If I were in real pain, I do not think I would find this passage helpful. Of course, he is not addressing the question of serious suffering and unanswered prayer. Perhaps he would something more to say to us. Perhaps there is nothing more than can be said. Ultimately, the life of faith, with all of its suffering, can only be lived.


      • Thank you, Fr Aidan. Live and writhe we must. I thank God every day for each moment we’ve shared, both in sickness and health, and I am sure He has not abandoned us, even though it may seem so sometimes.


  6. albert says:

    I have a different take on David’s point.. OK, I get distracted when I try to pray, even–maybe especially–during liturgy… and suddenly wake up to realize that what I “really want” is something not very good. I get ashamed of “who I am and what I really want.” At this point I feel like I should just walk out of church, or stop praying. Who am I to presume I can address God?.

    But I coud think about how that particular want has entered my life, taken over it almost, and ask for help–or better, throw myself metaphorically on the floor and repeat, “Lord have mercy.” I try doing that, but even then I feel as though I have no right. The only help comes from remembering things that Christ said about God’s love, especially as a Father. I am a father, and I understand that image, that relationship. So I keep on trying to pray.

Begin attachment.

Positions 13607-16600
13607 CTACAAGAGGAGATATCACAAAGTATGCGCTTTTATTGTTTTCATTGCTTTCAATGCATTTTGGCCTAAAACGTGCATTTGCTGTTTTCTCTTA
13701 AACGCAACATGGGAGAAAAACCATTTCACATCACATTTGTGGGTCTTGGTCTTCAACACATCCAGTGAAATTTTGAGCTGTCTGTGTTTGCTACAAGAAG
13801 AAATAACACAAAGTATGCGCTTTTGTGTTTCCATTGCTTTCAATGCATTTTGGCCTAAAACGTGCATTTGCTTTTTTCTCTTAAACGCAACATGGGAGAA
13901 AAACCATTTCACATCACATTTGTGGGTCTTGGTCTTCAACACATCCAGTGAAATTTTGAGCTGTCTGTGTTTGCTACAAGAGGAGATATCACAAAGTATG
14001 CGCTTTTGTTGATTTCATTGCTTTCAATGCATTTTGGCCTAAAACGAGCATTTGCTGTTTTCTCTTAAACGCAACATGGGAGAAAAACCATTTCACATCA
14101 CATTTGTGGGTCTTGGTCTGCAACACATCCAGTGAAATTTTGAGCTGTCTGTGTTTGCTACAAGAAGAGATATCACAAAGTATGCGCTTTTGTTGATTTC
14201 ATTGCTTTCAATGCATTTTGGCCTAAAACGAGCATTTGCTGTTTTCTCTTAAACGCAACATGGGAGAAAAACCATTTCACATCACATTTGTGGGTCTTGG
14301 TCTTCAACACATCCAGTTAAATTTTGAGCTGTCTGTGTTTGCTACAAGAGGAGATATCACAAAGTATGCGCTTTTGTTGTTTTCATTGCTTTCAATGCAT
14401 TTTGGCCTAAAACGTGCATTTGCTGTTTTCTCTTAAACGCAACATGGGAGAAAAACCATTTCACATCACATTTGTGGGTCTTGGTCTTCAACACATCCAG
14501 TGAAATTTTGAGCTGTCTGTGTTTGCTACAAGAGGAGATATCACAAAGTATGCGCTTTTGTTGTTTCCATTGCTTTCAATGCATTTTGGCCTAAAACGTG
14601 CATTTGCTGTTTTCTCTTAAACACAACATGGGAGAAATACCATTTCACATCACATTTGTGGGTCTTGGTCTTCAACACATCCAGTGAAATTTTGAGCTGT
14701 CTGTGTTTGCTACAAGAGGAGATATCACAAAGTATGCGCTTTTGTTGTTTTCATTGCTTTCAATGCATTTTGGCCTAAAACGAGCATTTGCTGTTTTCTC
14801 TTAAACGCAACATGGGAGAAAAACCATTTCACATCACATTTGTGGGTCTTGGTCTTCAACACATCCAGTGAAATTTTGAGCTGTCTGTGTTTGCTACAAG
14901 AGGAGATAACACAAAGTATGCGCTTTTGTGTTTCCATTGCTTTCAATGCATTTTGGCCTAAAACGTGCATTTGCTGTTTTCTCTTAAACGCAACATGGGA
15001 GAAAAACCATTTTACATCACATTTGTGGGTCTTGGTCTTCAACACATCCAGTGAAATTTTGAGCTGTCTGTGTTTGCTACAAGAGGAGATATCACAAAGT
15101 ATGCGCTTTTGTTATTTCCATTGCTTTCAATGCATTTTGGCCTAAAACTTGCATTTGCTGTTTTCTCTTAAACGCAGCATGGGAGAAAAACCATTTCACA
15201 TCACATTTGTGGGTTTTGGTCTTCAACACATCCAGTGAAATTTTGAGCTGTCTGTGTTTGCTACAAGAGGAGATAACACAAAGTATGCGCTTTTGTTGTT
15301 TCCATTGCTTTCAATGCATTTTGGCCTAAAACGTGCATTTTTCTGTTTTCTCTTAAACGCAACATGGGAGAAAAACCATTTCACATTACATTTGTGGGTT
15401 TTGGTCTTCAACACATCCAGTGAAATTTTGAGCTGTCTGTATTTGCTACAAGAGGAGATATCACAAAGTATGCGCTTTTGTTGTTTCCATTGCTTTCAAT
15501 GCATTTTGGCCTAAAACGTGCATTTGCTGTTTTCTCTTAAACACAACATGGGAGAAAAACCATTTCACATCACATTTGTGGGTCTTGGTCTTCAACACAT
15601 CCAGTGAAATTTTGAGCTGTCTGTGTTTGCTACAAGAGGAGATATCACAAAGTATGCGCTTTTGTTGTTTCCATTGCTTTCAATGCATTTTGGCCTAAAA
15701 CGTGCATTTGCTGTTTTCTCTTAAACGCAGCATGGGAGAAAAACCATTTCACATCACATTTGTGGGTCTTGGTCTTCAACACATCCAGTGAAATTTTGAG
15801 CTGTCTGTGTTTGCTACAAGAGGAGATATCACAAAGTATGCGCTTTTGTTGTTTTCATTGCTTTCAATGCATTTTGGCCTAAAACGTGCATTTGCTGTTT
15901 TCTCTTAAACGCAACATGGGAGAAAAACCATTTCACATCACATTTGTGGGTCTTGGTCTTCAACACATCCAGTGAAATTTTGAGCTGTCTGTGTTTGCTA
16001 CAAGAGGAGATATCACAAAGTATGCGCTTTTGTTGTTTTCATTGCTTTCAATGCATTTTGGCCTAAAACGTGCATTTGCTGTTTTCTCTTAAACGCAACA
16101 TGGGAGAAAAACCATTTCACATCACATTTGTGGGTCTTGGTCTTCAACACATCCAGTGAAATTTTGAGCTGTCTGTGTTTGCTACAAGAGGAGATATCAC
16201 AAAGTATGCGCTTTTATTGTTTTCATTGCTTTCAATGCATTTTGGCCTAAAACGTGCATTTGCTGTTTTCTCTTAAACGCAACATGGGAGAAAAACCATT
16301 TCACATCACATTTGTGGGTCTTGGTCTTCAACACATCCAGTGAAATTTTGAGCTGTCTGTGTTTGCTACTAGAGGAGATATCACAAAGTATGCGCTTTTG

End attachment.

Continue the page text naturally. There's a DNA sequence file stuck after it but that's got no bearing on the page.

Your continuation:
I don’t relate as well to the sinking ship image, unless that ship is really me thinking that I can pray. Strange.


    • David Dickens says:

      I wonder about such things myself Albert. This is why, in the midst of that, I don’t turn to the bucket of confusion and strife in my soul. I don’t stay dead and buried in Romans 7 unable to manage the conflict within me between the flesh and the spirit. I turn to Romans 8. That is, I turn to Christ. I use His words, I follow His example, I chase after His people. I pray the Jesus prayer, or the Lords prayer, or verses from the Psalms. I return to them again and again, even when my mind wanders, even when I am confused.

      How in the world Fr Aidan thinks that indulging in that darkness and confusion is going to help anything is beyond me. The only hope is to keep returning your eyes to the candle in the night, the light of Christ no matter how faint, or distant it might seem (for we know that Christ is indeed at hand and not far away as He might appear!) The wandering mind will stumble, so it was with the great saints as well.

      The fact that all the nonsense of our selfish-desires gives us more “focus” should be a warning siren to us, not an indication that we should abandon all the teaching of those who went before us to be further seduced by them.

      Liked by 1 person

  7. Fr Aidan Kimel says:

    I figured that this excerpt from Fr McCabe’s homily might generate some discussion. I see that I was not wrong. 😉

    First a word about citations: When I blog a citation from a theologian or spiritual writer, I am not necessarily expressing 100% approval of the thoughts therein expressed. I quote material that I believe to be stimulating, interesting, provocative, edifying. Clearly the McCabe passage satisfies at least one of these qualifications.

    Personally, I note the following points of interest in the quoted passage: